Kenya's bumpy road to salvaging fisheries sector
Sometime in March 2019, the government commissioned the Kenya Marine Fisheries Research Institute (KMFRI) to conduct a study on the untapped resources in our waters.
The institute sent the research vessel, RV Mtafiti, on an expedition in the North Coast beyond Malindi with dozens of researchers on board.
A year before, Agriculture Cabinet Secretary Mwangi Kiunjuri had revealed that the country was losing over Sh440 billion annually by failing to fully exploit the fisheries sector.
Following the expedition, a new study titled “RV Mtafiti Marine Research: Towards Food Security and Economic Development in Kenya” was published.
KMFRI reveals that Kenya produces 2,500 metric tonnes of tuna annually, accounting for a paltry 0.75 per cent of the total volume caught by other nations along the same tuna corridor in the West of the Indian Ocean.
Kenya has the potential of yielding 300,000 metric tonnes of fish worth Sh42 billion every year from the ocean.
Studies estimate that Kenya losses Sh10 billion to illegal fishing in the Indian Ocean every year.
The figures capture the sorry state of the country’s marine fishery plagued by post-harvest losses, lack of modern fishing gear and outdated legal framework.
Until the 1990s, Kenya had a vibrant marine fishing industry spearheaded by the defunct Kenya Fisheries Industry, which ran a training institute at Liwatoni in Mombasa.
The government is now reviving the Liwatoni Fisheries Complex at the coast of Sh1 billion. The facility will have six berths, storage and an auction yard. It has also awarded Sh20 billion tenders for the re-modelling of the Shimoni Port into a fishing port.
KMFRI says in the past few years, RV Mtafiti has provided a platform for oceanographic research and training for Kenya and the Western Indian Ocean Region
“RV Mtafiti allows scientists to undertake surveys to collect information for national and regional research on the aquatic environment,” KMFRI said.
“It has enabled researchers to access hitherto uncharted waters on the Kenyan Exclusive Economic Zone (EEZ).”
Two KMFRI marine scientists, Nina Wambiji and Edward Kimani, who were on the study voyage, said only proper research will save the sector.
“The broad disciplines of marine science undertaken during the cruises include fisheries, biological, physical and chemical oceanography, sea bottom bathymetry, macro and microplastics pollution and benthic ecology,” said Mr Kimani.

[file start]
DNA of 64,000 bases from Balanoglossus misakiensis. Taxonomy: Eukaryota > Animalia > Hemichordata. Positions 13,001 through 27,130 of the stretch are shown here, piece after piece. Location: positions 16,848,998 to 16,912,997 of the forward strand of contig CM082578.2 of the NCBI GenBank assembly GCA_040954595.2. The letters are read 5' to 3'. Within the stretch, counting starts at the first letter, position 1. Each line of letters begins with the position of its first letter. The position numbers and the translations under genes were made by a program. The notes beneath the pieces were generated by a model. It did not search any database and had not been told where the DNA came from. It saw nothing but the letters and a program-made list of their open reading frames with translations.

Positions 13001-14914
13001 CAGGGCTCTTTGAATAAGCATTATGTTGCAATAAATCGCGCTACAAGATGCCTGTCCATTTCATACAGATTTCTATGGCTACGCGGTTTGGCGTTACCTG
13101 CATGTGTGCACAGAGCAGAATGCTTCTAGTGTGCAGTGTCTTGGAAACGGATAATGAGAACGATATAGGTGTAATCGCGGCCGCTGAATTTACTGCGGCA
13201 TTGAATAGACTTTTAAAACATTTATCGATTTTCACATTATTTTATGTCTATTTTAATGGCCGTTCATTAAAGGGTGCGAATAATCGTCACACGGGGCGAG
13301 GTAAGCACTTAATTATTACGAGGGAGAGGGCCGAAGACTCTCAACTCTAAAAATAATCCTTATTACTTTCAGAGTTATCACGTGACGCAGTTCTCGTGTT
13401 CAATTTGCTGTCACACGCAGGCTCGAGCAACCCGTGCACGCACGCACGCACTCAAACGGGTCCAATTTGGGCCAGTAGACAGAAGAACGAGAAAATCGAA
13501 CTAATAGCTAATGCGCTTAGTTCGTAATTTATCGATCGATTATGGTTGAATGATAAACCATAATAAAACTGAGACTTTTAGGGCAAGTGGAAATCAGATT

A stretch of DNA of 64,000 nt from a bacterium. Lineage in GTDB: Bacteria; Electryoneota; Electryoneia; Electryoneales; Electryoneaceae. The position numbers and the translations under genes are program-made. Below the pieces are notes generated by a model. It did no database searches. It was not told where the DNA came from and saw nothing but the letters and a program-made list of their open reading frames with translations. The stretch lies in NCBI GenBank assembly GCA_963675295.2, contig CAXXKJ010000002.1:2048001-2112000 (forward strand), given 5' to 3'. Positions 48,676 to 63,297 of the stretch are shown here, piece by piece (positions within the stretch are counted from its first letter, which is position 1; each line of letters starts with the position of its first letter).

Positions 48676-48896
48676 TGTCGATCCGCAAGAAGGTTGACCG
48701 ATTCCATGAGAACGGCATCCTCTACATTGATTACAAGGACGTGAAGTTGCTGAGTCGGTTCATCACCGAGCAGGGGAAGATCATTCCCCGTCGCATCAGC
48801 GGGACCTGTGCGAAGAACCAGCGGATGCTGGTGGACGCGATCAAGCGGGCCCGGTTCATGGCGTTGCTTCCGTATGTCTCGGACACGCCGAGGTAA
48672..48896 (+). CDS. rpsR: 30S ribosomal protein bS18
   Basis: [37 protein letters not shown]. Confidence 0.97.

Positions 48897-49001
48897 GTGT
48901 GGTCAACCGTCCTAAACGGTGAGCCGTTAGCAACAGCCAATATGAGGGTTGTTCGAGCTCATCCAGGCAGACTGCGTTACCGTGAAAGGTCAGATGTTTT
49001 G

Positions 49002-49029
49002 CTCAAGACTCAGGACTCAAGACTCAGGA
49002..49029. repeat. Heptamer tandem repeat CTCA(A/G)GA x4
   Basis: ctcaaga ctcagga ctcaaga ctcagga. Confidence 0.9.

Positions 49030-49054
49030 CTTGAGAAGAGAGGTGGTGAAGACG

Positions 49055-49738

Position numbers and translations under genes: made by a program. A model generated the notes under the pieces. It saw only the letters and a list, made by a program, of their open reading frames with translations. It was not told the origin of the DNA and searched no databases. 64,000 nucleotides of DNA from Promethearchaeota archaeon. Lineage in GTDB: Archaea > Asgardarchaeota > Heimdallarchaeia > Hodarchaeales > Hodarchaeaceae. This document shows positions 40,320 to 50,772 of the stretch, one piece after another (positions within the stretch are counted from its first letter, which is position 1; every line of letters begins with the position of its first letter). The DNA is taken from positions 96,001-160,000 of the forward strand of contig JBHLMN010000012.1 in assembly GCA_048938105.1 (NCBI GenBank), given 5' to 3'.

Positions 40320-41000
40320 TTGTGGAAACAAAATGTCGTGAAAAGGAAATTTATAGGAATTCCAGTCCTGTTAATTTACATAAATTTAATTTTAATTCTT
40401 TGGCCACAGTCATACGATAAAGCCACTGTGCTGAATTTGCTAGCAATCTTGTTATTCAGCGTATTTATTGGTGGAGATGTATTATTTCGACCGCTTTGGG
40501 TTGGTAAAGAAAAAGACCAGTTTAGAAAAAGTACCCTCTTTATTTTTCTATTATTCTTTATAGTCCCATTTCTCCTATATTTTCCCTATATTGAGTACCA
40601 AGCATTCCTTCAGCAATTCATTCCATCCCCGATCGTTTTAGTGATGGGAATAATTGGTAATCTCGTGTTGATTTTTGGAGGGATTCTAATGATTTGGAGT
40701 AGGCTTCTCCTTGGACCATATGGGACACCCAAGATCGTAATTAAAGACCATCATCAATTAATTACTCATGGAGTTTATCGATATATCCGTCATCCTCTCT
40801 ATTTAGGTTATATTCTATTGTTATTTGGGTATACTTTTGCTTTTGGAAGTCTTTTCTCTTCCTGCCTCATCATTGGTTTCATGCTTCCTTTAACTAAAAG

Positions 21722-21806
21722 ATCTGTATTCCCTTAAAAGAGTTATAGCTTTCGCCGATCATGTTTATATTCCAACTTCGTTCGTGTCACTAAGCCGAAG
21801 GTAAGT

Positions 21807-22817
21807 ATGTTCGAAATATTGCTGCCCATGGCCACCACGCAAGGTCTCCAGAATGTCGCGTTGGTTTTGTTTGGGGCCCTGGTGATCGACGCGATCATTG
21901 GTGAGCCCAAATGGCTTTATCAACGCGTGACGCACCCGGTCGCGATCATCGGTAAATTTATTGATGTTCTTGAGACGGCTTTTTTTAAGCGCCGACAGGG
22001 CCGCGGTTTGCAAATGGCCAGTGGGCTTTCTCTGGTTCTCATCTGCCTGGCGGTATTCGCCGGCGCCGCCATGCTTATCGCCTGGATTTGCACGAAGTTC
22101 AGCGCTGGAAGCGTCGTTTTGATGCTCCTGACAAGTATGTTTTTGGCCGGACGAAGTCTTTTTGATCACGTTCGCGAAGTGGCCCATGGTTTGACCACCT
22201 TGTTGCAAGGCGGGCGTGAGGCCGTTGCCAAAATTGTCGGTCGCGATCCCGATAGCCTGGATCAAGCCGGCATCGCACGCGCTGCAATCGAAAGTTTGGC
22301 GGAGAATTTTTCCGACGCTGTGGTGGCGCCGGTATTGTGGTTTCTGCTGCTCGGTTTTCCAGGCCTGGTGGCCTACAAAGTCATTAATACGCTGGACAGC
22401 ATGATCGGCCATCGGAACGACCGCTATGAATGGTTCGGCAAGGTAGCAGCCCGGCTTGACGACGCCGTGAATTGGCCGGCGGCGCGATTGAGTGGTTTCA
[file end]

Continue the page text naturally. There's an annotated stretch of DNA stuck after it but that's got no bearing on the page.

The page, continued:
“The research addresses the national and global concerns of a rapidly changing ocean environment driven by climate change, pollution as well as the use of fisheries and other non-living ocean resources.’’
Ms Wambiji said the vessel has been used by scientists and technologists from KMFRI and other institutions as a training platform.
In 2017, it hosted a regional training course by the Ocean Teacher Global Academy in collaboration with the Flanders Marine Institute in Belgium on marine biogeographic data management.
KMFRI explained that based on catch sampling at 12 of the over 100 designated landing sites along the Kenyan coastline, the fish landings from small scale nearshore fisheries are estimated at about 24,0000 metric tonnes worth Sh24 billion.
“This catch is landed by about 12,000 fishers, using about 3000 vessels,” said KMFRI.
The nearshore stocks are considered optimally exploited, while over-exploitation occurs for a few species within some easily accessible fishing grounds.
‘’The remedy is to control fishing effort and reduce the use of unsustainable fishing methods including monofilament nets, beach seines and spear guns,” said the institute.
“There is an opportunity to increase the value of this catch by using improved cold storage facilities and ensuring the products reach high-value markets.’’
Kenya, according to the research agency, exports raw fish without processing.
“There is immense potential to increase economic activities around fisheries by fish processing and value addition in land-based facilities.”